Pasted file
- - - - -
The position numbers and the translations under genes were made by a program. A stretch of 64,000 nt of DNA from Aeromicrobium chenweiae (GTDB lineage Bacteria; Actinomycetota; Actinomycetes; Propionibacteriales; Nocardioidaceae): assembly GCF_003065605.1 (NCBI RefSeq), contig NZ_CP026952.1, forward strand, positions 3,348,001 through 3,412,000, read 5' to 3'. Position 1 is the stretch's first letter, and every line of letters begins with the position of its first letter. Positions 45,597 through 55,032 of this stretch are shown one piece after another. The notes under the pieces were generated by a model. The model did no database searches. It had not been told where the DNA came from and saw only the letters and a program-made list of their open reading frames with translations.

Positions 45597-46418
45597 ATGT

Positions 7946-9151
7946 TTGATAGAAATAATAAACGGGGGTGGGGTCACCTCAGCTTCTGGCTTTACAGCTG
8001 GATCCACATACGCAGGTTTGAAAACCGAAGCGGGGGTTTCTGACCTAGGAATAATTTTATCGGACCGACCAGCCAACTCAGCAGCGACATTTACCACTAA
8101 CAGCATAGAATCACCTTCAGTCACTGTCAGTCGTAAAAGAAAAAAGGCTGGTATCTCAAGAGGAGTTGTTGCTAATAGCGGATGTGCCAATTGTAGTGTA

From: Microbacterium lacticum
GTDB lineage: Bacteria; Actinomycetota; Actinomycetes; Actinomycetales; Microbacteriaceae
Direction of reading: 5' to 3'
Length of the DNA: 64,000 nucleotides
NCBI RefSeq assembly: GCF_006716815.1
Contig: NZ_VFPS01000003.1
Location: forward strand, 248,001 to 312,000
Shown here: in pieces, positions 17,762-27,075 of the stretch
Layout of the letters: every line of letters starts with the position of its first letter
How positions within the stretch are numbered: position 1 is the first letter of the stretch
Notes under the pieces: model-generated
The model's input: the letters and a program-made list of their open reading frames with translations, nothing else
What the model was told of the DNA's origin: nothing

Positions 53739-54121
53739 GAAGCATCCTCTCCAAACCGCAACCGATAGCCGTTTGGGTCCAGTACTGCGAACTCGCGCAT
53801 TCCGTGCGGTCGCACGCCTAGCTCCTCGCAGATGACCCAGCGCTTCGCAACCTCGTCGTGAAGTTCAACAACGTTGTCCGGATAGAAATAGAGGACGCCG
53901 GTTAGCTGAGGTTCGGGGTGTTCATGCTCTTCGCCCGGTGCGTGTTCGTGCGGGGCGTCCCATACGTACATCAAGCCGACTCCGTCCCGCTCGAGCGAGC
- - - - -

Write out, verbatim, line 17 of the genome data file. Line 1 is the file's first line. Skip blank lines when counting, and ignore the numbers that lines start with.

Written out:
How positions within the stretch are numbered: position 1 is the first letter of the stretch